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Hong Kong Police Warn of Surge in Counterfeit Currencies

Hong Kong dollar bills

The Hong Kong Police have issued a stern warning to the public to remain vigilant against counterfeit banknotes, following a significant uptick in fake currency transactions from January to April this year.

Over the four-month period, police confiscated 3,396 counterfeit notes of various denominations, valued at HK$2.55 million (US$326,130). This figure marks a substantial increase from the same period last year, when 553 fake bills worth HK$166,220 were seized.

A significant portion of this year’s counterfeits stemmed from three cryptocurrency-related deception cases, which led to the confiscation of 1,693 “training notes” and 347 low-quality fake notes. Three individuals were arrested in connection with these cases: one for allegedly passing counterfeit notes as genuine, and two for obtaining property through deception.

Training notes, which mimic real currency but lack security features, are primarily used for training bank staff. The HK$1,000 training notes resemble genuine bills but include three Chinese characters that denote “practice coupon.” The seizure of these notes brought the total of forged HK$1,000 notes to 2,053 this year.

The number of fake HK$500 notes seized skyrocketed to 919 from 177 in the same timeframe last year. Additionally, police confiscated 404 HK$100 notes, five HK$50 notes, four HK$20 notes, and eleven HK$10 notes.

“Most of the seized counterfeit Hong Kong banknotes are of low printing quality,” a police spokesman stated, emphasizing the need for public vigilance. Police advised checking security features such as the dynamic shimmering pattern and windowed metallic thread on Hong Kong notes. When tilted, a genuine bill’s shimmering pattern and rings on the metallic thread should move correspondingly. Genuine currency also has a strong embossed feel, unlike the smooth surface of the counterfeits.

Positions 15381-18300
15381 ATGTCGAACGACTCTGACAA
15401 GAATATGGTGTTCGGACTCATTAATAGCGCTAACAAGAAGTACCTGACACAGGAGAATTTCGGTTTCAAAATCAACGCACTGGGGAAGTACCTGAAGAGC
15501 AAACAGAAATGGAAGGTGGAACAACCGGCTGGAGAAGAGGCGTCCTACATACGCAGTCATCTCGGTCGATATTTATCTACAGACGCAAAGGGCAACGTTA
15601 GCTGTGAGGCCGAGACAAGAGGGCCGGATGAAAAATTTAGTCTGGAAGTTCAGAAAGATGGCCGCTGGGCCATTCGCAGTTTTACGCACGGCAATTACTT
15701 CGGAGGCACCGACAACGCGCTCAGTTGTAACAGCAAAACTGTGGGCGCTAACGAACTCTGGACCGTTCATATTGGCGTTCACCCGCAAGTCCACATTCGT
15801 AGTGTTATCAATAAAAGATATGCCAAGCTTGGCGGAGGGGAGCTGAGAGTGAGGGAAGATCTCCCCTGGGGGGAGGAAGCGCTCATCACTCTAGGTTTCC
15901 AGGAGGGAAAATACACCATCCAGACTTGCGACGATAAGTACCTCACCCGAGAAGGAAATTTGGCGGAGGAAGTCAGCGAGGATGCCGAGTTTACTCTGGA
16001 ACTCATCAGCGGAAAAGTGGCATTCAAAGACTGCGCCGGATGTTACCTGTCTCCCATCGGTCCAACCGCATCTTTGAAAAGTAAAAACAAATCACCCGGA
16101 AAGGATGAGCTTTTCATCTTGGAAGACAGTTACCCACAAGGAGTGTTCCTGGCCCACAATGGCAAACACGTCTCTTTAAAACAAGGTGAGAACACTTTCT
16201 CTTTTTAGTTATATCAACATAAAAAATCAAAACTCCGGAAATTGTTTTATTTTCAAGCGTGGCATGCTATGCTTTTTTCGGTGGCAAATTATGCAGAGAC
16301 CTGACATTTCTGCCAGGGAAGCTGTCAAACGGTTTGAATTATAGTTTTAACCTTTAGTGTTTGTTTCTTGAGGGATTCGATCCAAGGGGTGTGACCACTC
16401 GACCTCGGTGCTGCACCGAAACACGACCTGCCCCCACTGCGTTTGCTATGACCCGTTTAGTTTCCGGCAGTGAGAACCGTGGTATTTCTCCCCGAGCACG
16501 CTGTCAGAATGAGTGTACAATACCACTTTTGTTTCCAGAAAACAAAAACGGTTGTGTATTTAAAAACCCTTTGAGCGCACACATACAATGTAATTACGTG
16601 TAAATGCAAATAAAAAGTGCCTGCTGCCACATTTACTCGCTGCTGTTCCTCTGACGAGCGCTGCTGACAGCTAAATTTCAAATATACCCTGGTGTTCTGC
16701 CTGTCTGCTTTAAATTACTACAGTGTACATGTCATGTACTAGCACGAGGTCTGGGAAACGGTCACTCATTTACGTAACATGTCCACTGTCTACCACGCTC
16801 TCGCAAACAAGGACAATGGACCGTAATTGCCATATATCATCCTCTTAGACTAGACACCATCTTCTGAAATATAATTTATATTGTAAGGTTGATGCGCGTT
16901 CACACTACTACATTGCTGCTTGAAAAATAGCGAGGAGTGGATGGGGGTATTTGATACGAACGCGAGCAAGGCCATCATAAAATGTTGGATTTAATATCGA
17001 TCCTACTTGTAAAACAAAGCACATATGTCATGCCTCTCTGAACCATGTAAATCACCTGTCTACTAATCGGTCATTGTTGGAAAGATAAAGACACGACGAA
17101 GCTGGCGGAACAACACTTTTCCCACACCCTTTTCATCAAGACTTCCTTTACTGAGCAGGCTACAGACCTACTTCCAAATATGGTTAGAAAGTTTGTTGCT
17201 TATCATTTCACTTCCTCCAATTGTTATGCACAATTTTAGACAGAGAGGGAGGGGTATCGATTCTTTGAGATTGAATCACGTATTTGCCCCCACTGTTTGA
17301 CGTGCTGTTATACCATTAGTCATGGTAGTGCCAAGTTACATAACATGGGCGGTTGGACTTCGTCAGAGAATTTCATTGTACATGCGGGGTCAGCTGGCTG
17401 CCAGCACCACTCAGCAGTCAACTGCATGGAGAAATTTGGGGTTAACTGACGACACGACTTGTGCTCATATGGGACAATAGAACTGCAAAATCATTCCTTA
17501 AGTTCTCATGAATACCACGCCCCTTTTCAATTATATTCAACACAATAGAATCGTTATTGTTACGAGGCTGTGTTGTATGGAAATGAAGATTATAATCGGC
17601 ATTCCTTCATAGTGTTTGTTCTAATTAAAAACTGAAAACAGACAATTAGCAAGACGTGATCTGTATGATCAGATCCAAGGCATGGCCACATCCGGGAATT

A police source highlighted that the poor quality of the fakes means they can often be identified by sight or touch alone. Counterfeiters frequently target convenience stores and taxi drivers, using tactics like scrunching the bills to disguise their smooth texture and often operating at night to exploit low light conditions.

“We noticed counterfeiters have recently used fluorescent ink in their efforts to simulate some security features,” the source added.

Despite the surge, another source indicated the situation isn’t alarming, noting that the fakes represent a minuscule fraction of the total genuine currency in circulation, which stood at HK$614 billion in notes and coins as of March. They expressed confidence that the prevalence of counterfeit notes would decline as electronic payment methods gain popularity.

In Hong Kong, the production, circulation, or passing of counterfeit notes is a serious offense under the Crimes Ordinance, punishable by up to 14 years in prison.

“On receiving a counterfeit banknote, you should immediately hand it over to the police or a bank and do not attempt to reuse it. Otherwise, you might commit the offense of passing counterfeit notes,” the police spokesman advised.

Authorities continue to urge the public to stay alert and report any suspicious banknotes to the police or financial institutions.